What the United States can learn from Italian opioid control

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Courtesy of Dr. Mulas

The inside of Dr. Mulas pharmacy.

Simone Fenzi

The entrance to Dr. Mulas pharmacy in San Donato Milanese, Italy

SAN DONATO MILANESE, Italy — In the United States drug overdose is the leading cause of accidental fatalities. With over 2.8 million adults abusing it and around 20,000 overdoses per year, opioids make up the most widely used category of drugs in the United States.

While looking for the causes of this epidemic, researchers have found that pattern emerged as the gateway to addiction: prescription painkillers.

Emily Taylor is a Detroit resident and an advocate to fight inner-city high school problems. “Drugs have always been around in high schools,” Taylor says. “However, it is not until recently that I have started to see more opioids coming through.”

Taylor noticed this increase in popularity of opioids from speaking to some of Detroit students. She says, “while there has been a drastic increase in the dealing of them [opioids], it is hard to give painkillers the fault for the increase as, in this area, the recession hit hard and when you impoverish a whole city criminality spreads.”

All data taken from the University of Wisconsin-Madison

Graph showing the rise in use of Opioids in some of the major countries in the World

Taylor concluded that “while painkillers are virtually ubiquitous in the school system due to the easy access students can have to them from their family medical cabinets. I believe it is not the fault of the drug themselves but the lack of control.”

Italy is one of the countries that has figured out a way to control opioids whilst still making sure that the patients who need them can have access to them.

Dr. Ivano Mulas has been a pharmacist for 30 years and owns a pharmaceutical center in San Donato Milanese, Italy. “I believe that opioids are well controlled here in Italy,” Mulas says.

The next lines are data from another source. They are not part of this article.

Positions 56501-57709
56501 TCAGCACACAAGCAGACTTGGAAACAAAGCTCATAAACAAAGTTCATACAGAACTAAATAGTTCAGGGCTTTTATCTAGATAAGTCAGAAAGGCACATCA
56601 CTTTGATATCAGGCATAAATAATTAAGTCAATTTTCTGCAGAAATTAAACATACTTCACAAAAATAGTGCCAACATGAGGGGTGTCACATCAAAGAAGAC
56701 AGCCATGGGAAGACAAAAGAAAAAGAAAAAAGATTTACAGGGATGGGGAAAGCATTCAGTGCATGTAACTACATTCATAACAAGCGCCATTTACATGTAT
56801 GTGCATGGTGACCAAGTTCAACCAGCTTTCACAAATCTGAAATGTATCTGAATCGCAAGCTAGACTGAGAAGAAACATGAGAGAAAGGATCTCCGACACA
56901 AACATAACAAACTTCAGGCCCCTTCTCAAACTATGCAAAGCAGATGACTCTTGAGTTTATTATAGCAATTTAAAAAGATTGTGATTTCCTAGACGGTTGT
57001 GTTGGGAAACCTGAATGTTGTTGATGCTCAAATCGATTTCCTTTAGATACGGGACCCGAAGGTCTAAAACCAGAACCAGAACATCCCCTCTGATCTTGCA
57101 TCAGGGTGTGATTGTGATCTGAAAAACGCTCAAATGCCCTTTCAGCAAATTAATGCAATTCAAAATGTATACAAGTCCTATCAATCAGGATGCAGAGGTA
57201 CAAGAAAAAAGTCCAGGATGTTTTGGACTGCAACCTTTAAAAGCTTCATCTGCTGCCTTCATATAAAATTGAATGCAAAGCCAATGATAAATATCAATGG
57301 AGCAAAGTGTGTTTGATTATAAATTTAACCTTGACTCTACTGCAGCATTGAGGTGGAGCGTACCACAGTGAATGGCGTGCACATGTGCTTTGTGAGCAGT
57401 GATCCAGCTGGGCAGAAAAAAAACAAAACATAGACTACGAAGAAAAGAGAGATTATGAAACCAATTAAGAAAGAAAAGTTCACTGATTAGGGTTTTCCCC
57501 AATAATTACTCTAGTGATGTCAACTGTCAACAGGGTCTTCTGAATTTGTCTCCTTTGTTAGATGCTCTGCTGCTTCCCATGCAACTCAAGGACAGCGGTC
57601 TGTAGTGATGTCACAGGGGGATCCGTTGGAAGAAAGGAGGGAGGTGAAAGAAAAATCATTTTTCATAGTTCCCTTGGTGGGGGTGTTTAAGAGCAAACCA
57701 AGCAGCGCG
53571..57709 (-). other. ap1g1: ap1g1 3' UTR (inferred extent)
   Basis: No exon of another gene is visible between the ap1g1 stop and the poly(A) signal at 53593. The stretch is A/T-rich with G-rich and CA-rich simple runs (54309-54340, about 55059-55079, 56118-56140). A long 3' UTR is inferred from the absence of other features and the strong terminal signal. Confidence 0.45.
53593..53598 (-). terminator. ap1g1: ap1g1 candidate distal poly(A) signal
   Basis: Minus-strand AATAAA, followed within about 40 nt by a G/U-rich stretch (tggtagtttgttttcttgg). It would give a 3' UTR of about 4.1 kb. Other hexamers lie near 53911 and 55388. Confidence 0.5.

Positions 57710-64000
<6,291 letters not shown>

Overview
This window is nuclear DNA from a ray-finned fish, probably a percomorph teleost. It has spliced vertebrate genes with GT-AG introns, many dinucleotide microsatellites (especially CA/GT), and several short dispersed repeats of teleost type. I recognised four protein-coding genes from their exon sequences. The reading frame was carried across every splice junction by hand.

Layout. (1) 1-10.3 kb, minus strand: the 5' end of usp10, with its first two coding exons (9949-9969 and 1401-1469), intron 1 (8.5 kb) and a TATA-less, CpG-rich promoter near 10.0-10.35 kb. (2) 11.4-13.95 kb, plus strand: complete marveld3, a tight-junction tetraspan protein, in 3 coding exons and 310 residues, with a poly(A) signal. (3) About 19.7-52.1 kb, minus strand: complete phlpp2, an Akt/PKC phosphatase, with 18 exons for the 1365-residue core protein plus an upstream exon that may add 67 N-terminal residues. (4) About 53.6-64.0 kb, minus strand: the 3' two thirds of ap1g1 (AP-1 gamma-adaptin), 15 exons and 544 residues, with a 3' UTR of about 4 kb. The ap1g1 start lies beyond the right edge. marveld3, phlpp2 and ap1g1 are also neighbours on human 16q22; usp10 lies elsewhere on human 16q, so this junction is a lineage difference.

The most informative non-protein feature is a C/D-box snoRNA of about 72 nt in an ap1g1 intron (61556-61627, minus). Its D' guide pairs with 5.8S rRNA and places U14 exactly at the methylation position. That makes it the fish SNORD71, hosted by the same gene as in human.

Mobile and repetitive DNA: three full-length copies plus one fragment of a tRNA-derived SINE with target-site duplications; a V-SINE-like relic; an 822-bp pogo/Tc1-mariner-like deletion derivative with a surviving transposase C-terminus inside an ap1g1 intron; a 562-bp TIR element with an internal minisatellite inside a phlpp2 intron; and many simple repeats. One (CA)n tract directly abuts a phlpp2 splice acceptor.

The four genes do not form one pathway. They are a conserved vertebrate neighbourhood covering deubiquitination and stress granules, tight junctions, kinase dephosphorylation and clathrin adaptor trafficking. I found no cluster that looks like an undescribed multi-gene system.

While he has seen an increase in prescriptions of opioids in the past 10 years he says “you can attribute that to a more standardized control over pain medications as well as a difference in the concept of pain between the patients.”

Mulas explains that in Italy these prescriptions are not given out lightly as some doctors still fear the problem of addiction. However, he also says that “there are currently no other options for the control of pain, so opioids has to be the answer.”

Italy has a standardized database where each prescribing doctor has a chance to see the history medicinal of the patient. This gives a chance to the doctors to have full knowledge over the medical history of a patient.

This database, alongside other tools, give Italy a better stance in fighting against addiction cause by pain relievers. “An increase in the number of users of opioid is a good thing [in Italy],” concludes Mulas, adding that since it is a controlled growth, “it means that we are giving needing patients what they need.”

The idea of a national database has been put forward many times in the United States, however there are still opponents lobbying against it. The unpopularity of actions taken to help addicts has roots founded in the definition of it.

Mario Borsani is an Italian resident who opposes rehabilitation for stricter sentences. “Addiction is a choice,” Borsani says. “As long as they [the addicts] keep being treated like victims we will not be able to solve the problem.”

Whatever might be the perception of drugs, countries like Italy show that through a stricter control it is possible to control the opioids crisis in the United States.

Courtesy of Dr. Mulas

The inside of Dr. Mulas pharmacy.

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